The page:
The U.S. Department of Health and Human Services has the ability to track prescriptions to Medicaid participants. The agency used this data to track the over-prescribing of opioids here in Ohio from June 2016 through May 2017. The results were alarming.
Everyone in the medical profession should be aware of the fact that an opioid crisis exists not only here in Ohio, but across the country. Some people may think that the fact that doctors in the state continue to overprescribe opioids is due to patients “doctor shopping” in order to feed their addictions. In reality, only around 231 people during that time frame engaged in this activity.
Instead, doctors prescribed high doses of opioids to almost 5,000 Medicaid recipients here in Ohio. Perhaps more unsettling is the fact that doctors prescribed at least one opioid to 40,000 children under the age of 18 during that same time. As many as 6,000 children received more than one prescription. The obvious conclusion is that pharmacists and doctors are not following the state’s guidelines for the prescription of these dangerous medications.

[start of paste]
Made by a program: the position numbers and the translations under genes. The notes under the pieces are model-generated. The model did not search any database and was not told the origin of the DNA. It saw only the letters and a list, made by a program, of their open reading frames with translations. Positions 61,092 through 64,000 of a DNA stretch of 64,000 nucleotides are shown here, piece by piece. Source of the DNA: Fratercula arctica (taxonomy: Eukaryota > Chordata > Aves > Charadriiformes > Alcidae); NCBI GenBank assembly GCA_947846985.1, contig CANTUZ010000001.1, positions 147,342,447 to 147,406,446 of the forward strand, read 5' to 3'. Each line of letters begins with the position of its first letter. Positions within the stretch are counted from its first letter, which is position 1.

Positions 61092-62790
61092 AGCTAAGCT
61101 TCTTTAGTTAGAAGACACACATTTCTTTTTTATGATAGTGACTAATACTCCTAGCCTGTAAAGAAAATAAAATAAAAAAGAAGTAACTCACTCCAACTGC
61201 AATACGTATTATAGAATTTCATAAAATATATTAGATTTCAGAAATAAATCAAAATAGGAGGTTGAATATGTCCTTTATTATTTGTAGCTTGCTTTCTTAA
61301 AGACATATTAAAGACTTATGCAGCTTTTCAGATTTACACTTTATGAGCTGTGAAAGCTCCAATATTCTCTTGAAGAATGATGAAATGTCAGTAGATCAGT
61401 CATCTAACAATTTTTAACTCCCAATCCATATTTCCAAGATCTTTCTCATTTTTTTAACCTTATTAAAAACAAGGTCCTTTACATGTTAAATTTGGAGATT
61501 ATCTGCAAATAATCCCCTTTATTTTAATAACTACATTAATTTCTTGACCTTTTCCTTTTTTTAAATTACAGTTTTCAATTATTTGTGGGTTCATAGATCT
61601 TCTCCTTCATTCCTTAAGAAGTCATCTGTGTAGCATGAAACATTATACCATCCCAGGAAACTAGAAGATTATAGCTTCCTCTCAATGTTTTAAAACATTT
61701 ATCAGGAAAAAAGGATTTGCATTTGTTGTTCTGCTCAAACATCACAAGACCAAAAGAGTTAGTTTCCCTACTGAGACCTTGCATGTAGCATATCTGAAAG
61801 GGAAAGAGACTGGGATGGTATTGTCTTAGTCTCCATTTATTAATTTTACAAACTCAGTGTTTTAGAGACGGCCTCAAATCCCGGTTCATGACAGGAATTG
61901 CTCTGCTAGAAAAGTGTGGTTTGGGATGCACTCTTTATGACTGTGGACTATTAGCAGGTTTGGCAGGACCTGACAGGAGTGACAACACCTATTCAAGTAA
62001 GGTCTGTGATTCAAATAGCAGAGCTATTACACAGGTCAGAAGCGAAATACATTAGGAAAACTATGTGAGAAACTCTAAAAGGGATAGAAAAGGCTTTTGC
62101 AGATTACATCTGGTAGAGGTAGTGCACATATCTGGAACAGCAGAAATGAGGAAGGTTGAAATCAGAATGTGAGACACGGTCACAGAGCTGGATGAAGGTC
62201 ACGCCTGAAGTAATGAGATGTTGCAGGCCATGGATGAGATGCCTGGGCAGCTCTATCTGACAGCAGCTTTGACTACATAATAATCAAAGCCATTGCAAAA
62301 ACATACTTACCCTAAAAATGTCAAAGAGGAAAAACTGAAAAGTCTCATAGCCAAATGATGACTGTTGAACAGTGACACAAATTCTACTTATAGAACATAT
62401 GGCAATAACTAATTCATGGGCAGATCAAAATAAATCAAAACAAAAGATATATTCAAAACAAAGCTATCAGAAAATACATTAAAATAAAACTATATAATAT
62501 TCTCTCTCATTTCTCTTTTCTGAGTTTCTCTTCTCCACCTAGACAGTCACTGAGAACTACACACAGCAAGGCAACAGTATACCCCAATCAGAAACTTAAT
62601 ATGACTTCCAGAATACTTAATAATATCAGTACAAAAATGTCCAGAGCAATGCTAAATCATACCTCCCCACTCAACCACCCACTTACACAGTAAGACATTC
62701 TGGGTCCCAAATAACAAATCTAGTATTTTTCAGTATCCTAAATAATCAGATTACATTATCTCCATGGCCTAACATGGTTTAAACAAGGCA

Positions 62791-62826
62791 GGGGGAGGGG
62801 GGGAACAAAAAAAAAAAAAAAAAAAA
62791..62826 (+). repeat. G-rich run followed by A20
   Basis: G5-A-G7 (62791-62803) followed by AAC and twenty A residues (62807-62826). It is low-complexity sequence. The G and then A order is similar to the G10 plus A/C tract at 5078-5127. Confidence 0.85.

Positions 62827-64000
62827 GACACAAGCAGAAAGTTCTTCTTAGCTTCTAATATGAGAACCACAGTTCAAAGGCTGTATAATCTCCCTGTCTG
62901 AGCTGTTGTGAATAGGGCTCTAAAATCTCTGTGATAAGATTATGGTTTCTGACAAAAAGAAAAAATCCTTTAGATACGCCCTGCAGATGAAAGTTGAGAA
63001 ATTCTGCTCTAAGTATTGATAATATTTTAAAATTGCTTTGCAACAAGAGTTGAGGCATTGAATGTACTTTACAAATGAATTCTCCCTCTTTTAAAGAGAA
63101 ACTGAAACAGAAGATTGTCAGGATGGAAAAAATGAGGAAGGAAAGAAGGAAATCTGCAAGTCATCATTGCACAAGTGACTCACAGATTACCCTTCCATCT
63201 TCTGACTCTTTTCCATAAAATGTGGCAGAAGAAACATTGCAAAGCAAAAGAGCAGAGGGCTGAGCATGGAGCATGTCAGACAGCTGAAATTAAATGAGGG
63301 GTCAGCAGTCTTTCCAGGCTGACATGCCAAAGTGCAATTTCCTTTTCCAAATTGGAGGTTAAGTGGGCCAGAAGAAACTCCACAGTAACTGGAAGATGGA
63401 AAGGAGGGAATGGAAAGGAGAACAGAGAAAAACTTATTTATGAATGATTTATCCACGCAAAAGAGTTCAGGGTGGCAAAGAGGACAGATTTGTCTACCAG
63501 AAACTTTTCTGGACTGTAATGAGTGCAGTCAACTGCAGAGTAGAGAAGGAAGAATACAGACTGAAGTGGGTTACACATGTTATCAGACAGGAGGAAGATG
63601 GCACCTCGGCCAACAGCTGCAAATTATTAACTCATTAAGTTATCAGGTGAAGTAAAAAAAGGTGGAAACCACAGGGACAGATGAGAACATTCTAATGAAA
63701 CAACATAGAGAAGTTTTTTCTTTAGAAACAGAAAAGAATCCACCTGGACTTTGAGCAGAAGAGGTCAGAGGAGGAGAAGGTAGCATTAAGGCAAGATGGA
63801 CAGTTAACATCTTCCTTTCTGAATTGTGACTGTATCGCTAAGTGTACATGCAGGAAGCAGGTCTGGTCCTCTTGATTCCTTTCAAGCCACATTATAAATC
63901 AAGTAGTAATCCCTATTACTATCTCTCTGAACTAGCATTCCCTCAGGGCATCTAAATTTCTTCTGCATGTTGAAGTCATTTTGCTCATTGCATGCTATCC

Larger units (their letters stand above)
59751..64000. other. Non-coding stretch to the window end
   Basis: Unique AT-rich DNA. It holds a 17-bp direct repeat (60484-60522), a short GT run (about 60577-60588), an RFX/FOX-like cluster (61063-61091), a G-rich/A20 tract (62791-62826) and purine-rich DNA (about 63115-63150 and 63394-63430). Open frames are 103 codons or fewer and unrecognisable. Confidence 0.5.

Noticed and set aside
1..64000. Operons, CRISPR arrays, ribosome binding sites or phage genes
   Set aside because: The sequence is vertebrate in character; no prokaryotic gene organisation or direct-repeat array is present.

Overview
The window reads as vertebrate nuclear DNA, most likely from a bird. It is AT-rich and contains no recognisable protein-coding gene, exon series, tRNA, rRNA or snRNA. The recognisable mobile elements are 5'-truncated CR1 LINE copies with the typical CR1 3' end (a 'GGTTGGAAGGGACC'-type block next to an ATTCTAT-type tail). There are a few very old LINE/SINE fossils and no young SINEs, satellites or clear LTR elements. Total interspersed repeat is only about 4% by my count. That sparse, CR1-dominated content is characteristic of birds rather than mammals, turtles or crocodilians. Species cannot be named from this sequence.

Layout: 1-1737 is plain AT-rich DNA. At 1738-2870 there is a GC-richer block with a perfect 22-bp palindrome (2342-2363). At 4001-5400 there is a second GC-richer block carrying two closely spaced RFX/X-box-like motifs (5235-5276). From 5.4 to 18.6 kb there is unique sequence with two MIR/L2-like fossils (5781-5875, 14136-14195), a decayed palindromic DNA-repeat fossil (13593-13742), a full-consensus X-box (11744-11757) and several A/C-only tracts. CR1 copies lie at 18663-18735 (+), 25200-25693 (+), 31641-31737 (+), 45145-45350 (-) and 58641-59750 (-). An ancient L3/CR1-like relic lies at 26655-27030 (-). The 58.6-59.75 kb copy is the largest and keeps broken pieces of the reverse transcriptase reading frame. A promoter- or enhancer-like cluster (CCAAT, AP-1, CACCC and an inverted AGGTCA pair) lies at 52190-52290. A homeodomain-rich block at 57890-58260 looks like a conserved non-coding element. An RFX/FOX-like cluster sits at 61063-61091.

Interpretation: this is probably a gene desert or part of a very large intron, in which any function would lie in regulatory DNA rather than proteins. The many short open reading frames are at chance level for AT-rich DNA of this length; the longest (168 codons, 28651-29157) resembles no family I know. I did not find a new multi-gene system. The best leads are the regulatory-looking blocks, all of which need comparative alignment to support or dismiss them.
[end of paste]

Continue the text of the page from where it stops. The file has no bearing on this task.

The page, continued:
Few people would deny that opioids have their place in the medical field, but considering the dangers of addiction, abuse and overdose, it may be time to use these drugs as a last resort for pain management. Some doctors and pharmacists do not appear to be taking this crisis as seriously as they should since even low doses of these medications could cause adverse health consequences to patients, especially children. Parents tend to believe that doctors have their children’s best interests in mind when prescribing medication, but that may not be the case. If a child suffers harm due to a doctor or pharmacist’s negligence, it may be prudent to explore the legal options.